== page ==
In ESIS, the court of appeals considered whether the trial court abused its discretion by admitting into evidence a copy of the Commission Appeals Panel opinion, which was not certified or authenticated under the Texas Rules of Evidence. See ESIS, 908 S.W.2d at 560-61. Relying on section 410.306(b), the ESIS court held that, to be admissible under section 410.306(b), the opinion had to comply with the Texas Rules of Evidence when proffered at trial. See ESIS, 908 S.W.2d at 560. Because the copy of the Appeals Panel opinion had not been properly certified or authenticated under the evidence rules, the court of appeals concluded that the trial court abused its discretion by admitting it into evidence. See ESIS, 908 S.W.2d at 560. In doing so, the court applied the Rules of Evidence on authentication of public records. See ESIS, 908 S.W.2d at 561; Tex.R.Evid. 902, 1005. But the ESIS court did not hold that the other evidentiary rules do not apply to the Commission record or parts of it when offered at trial.

Section 410.306(b)'s plain language does not limit the Texas Rules of Evidence's application to relevancy, authentication, and hearsay within hearsay concerns. See Tex. Lab. Code § 410.306 (b). It contemplates that all of the Texas Rules of Evidence apply to facts and evidence contained in the Commission record when offered at trial. See Tex. Lab. Code § 410.306 (b).

In Confer, the court of appeals considered the exact issue we consider here — whether testimony from a Commission hearing is admissible in a judicial review action. See Confer, 956 S.W.2d at 830-31. In Confer, the trial court excluded the Commission testimony because the party proffering the testimony did not show that the witness was unavailable to testify at trial. The court of appeals held that the trial court did not abuse its discretion in excluding the evidence. See Confer, 956 S.W.2d at 831.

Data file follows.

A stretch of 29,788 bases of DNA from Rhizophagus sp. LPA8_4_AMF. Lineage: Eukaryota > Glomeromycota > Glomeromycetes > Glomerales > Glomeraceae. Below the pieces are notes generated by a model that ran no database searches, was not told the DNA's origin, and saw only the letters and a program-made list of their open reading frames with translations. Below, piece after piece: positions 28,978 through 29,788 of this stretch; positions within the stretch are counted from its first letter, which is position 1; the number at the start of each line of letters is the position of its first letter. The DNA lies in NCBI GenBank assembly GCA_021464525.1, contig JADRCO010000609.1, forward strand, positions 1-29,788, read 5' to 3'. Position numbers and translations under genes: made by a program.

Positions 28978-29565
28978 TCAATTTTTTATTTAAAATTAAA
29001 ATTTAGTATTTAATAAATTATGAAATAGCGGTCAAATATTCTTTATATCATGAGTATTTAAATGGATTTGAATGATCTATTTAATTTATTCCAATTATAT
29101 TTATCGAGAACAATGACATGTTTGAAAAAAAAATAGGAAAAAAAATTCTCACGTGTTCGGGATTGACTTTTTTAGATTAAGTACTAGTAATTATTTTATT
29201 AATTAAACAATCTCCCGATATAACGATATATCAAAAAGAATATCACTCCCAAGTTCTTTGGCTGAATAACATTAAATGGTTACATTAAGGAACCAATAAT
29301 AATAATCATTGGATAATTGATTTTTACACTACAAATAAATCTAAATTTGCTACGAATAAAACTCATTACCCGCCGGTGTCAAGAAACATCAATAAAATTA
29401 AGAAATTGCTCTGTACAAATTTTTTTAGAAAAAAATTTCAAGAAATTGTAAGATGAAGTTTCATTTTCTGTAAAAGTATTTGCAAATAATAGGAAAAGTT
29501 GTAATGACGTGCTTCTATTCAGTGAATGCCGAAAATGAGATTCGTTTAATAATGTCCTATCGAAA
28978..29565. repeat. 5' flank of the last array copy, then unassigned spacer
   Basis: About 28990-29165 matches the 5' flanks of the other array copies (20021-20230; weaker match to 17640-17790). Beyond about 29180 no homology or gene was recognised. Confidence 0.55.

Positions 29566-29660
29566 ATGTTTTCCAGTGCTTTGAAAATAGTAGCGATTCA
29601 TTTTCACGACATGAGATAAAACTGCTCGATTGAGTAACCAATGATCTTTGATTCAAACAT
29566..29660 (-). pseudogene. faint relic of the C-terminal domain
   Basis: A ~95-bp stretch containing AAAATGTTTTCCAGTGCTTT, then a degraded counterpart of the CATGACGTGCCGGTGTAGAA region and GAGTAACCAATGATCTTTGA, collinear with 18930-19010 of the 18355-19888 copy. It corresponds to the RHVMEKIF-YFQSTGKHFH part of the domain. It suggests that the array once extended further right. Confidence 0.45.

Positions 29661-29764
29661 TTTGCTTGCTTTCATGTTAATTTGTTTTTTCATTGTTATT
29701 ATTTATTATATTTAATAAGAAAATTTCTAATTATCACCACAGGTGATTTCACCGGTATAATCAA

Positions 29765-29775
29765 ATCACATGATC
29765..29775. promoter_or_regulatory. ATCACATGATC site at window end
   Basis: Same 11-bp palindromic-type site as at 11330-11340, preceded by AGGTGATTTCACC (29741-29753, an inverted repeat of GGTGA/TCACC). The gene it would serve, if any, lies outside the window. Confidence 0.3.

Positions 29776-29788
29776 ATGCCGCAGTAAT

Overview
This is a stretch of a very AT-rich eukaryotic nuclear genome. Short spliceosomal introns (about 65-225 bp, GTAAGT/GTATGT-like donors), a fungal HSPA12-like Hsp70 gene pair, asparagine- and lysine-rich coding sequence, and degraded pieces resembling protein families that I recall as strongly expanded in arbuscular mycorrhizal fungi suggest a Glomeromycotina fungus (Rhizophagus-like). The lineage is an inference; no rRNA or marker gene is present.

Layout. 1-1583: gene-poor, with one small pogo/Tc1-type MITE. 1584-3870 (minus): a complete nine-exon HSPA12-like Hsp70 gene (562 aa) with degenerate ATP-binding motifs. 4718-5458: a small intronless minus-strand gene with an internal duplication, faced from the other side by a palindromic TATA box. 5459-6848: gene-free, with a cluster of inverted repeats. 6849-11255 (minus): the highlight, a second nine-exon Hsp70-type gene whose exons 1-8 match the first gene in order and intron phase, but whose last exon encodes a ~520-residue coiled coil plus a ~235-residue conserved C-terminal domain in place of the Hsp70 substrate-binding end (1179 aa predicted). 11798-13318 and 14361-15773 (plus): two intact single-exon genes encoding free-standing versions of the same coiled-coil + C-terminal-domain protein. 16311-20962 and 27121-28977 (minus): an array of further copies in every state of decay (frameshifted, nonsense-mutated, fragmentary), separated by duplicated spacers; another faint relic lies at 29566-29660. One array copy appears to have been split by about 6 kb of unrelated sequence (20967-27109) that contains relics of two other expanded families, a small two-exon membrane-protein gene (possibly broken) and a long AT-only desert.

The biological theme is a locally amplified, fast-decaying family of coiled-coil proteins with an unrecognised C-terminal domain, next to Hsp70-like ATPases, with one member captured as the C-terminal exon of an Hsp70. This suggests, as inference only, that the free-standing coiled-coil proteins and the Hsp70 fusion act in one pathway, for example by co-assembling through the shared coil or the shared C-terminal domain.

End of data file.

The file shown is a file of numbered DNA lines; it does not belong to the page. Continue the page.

We agree with the Confer court and the court of appeals in this case that section 410.306(b) requires testimony in the Commission record to comply with the Texas Rules of Evidence to be admissible in trial. See Confer, 956 S.W.2d at 831. Accordingly, we conclude that the court of appeals correctly determined that the trial court did not abuse its discretion when it refused to admit Angers' testimony over Allen's hearsay objection.

V. THE DISSENT

The dissent would hold that section 410.306(b) does not require that evidence be admissible under the evidentiary rules when offered at trial, but only that the evidence was admissible when initially offered during Commission proceedings. The dissent first reasons that our construction of section 410.306(b) renders section 410.306(b) superfluous. We disagree. While section 410.306(a) provides generally that evidence shall be adduced as in other civil trials, section 410.306(b) specifies that evidence from the Commission record is admissible only to the extent allowed under the evidentiary rules. See Tex. Lab. Code § 410.306 (a), (b).